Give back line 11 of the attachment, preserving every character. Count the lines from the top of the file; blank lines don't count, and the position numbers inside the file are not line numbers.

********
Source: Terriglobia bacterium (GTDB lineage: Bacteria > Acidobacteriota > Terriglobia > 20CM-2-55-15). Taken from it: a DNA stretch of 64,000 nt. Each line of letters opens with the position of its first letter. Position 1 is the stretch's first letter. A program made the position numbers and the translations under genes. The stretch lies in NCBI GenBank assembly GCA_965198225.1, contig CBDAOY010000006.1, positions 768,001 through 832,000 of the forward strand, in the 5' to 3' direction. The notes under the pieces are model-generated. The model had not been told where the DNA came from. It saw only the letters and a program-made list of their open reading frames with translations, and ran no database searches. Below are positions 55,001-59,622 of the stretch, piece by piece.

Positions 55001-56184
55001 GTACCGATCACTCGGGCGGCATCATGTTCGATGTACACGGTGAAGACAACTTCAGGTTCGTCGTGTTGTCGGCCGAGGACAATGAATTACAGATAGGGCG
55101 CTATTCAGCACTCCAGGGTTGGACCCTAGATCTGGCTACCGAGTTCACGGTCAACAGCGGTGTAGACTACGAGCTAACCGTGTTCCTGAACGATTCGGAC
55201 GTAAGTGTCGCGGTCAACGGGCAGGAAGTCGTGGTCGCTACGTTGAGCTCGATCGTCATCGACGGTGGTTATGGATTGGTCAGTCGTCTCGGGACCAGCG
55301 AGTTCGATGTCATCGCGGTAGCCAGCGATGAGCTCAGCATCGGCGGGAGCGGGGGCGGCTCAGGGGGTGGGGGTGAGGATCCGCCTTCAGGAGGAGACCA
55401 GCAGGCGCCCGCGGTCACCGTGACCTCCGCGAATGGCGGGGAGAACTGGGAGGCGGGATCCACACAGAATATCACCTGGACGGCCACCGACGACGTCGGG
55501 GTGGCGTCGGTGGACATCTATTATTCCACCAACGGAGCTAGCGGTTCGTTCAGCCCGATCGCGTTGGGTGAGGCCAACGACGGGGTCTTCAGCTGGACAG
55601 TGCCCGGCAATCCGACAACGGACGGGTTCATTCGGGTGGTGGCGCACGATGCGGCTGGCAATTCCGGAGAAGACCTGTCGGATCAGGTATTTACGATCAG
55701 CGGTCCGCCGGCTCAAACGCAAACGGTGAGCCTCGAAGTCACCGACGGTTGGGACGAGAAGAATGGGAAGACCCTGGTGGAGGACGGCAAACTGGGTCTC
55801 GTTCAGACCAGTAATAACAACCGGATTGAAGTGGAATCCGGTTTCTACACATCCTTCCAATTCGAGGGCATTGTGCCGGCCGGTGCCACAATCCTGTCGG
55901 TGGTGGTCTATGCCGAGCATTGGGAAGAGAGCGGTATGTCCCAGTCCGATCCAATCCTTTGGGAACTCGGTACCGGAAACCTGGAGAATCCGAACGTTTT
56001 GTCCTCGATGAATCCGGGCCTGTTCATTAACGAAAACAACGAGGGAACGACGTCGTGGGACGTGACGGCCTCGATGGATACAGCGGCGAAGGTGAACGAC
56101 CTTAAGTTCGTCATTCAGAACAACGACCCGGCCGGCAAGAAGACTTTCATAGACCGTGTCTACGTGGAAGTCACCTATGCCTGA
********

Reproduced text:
55801 GTTCAGACCAGTAATAACAACCGGATTGAAGTGGAATCCGGTTTCTACACATCCTTCCAATTCGAGGGCATTGTGCCGGCCGGTGCCACAATCCTGTCGG